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'Nobody has determined yet what the body is capable of’

Nietzsche may well have criticised Spinoza, but even so, the two philosophers had more in common than we might think, according to young Romanian philosopher Razvan Ioan. PhD defence 1 November.

Fundamental philosophical problems

Ioan studied these two key figures from modern philosophy from a completely new perspective. Comparative studies have already been made of Spinoza (1632-1677) and Nietzsche (1844-1900), he explains. 'But none of these studies focused on their vision of the body.' Taking this angle allowed Ioan to adopt a different approach to the differences and similarities. 'Both philosophers saw the body as the key to resolving fundamental philosophical problems.' The quote by Spinoza in the title of the dissertation (and this article) shows that he was still seeking the answer.


In his research Ioan looked at the similarities between the two philosophers. ‘Nietzsche thought Spinoza was too much of a rationalist,' Ioan says. 'He believed Spinoza’s thinking was too anthropomorphic. That's why Nietzsche tried to free his own philosophy from the illusions that he believed Spinoza had too many of.' One aspect of anthropomorphism is, for example, the idea that God has a human form. When Nietzsche talks about illusions, he means something different:  God, free will, an immortal soul, the existence of a moral world order and of evil. These philosophers lived two centuries apart, so could the difference in ideas also be related to the large time difference? 'To some extent, that is the case,' Ioan concedes, 'but they still have a lot in common in their philosophical approach. Both use knowledge of the body to undermine harmful philosophical illusions. They criticise Platonic and Christian morality, and the metaphysical traditions based on these illusions.' 

Freedom vs free will

The two philosophers also emphasise freedom, Ioan says.  'They both regard self-knowledge as the knowledge of the intrinsic power of the body to act. That explains why they arrive at surprisingly similar descriptions of freedom and emancipation. For them, freedom is not the same as free will. Freedom is for them a matter of self-regulation and autonomy, the power to live in accordance with your own nature rather than according to rules imposed from outside.' In that respect, Spinoza and Nietzsche are different from other philosophers.  Nonetheless, Ioan sees some similarities between the philosophy of Aristotle and a few present-day philosophers: ‘Aristotle also said a lot about the body, but from an ancient viewpoint, of course.'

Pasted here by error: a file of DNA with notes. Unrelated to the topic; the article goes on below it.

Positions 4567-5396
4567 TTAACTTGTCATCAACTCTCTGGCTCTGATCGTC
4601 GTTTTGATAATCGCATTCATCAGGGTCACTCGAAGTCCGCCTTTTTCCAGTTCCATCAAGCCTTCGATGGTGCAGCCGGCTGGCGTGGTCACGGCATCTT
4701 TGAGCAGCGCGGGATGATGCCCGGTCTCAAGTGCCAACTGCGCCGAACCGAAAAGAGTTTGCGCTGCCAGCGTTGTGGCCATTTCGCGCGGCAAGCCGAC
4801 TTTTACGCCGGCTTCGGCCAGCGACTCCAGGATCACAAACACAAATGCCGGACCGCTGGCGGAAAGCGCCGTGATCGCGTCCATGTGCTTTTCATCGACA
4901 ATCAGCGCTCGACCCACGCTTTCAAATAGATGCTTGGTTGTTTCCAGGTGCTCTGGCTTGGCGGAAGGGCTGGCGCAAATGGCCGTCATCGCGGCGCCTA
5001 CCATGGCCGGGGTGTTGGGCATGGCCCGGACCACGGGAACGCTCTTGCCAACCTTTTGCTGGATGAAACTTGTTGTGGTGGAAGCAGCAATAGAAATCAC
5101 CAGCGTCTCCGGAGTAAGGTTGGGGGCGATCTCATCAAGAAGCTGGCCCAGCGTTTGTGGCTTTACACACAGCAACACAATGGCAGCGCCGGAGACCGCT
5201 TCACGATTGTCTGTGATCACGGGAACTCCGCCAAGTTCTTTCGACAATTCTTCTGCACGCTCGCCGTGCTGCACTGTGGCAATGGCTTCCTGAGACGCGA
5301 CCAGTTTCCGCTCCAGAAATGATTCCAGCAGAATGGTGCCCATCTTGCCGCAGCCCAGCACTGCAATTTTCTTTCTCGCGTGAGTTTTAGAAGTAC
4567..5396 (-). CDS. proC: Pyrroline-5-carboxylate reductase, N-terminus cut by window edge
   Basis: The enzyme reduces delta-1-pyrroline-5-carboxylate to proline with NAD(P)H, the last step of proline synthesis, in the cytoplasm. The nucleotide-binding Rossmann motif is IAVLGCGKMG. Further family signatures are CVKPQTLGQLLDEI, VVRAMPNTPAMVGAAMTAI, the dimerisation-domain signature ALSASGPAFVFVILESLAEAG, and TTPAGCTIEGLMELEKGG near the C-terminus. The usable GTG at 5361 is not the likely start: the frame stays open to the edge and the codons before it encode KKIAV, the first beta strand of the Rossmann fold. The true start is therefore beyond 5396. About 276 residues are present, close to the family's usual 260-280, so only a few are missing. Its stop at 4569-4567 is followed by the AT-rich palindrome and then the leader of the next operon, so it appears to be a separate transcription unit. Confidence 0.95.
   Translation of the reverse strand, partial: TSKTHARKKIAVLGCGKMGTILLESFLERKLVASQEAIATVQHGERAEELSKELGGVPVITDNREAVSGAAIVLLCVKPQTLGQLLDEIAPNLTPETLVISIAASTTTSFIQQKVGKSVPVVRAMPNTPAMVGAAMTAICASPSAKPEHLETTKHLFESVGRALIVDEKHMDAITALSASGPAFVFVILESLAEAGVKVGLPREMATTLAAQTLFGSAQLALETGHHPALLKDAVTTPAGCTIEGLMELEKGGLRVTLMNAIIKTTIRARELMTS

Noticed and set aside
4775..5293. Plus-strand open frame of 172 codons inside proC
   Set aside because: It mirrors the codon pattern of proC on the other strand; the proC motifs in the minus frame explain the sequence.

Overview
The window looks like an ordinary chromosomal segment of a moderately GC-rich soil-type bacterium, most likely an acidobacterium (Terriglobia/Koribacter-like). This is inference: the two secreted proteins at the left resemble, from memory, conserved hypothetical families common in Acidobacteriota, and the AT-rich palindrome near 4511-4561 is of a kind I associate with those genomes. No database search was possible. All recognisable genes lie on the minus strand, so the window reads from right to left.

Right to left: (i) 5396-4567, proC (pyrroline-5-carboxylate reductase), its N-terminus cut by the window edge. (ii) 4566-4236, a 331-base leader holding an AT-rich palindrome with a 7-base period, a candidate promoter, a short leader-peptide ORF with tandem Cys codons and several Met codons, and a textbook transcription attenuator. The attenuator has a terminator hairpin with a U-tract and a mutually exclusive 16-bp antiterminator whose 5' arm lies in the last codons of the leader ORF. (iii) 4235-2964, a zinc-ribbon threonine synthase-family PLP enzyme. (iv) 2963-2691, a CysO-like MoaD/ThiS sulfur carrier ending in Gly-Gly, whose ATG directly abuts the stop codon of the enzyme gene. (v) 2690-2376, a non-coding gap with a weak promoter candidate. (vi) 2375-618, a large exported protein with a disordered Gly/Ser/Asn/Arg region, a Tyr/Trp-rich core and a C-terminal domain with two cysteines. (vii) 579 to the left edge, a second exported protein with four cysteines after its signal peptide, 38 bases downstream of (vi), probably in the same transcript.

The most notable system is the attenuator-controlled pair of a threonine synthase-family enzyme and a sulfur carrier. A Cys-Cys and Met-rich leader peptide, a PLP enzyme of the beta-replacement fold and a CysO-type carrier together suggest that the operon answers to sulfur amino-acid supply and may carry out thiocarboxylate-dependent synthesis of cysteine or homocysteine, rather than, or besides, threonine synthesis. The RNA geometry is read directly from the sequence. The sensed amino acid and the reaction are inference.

Consensus vs conflict

In his conclusion Ioan says that the similarities and differences between Spinoza and Nietsche can best be understood based on their shared interest in power. 'Whereas Spinoza saw consensus as a basic given for the desire for greater power and freedom, Nietzsche said that tension and opposition are necessary to make the individual stronger. Both recognise the importance of 'bad' passions for strengthening life, and that existence is only possible in the context of a community. Nietzsche stresses conflict and the difference in rank differently from Spinoza and he emphasises the dangers of democracy and focusing on public interest.'  

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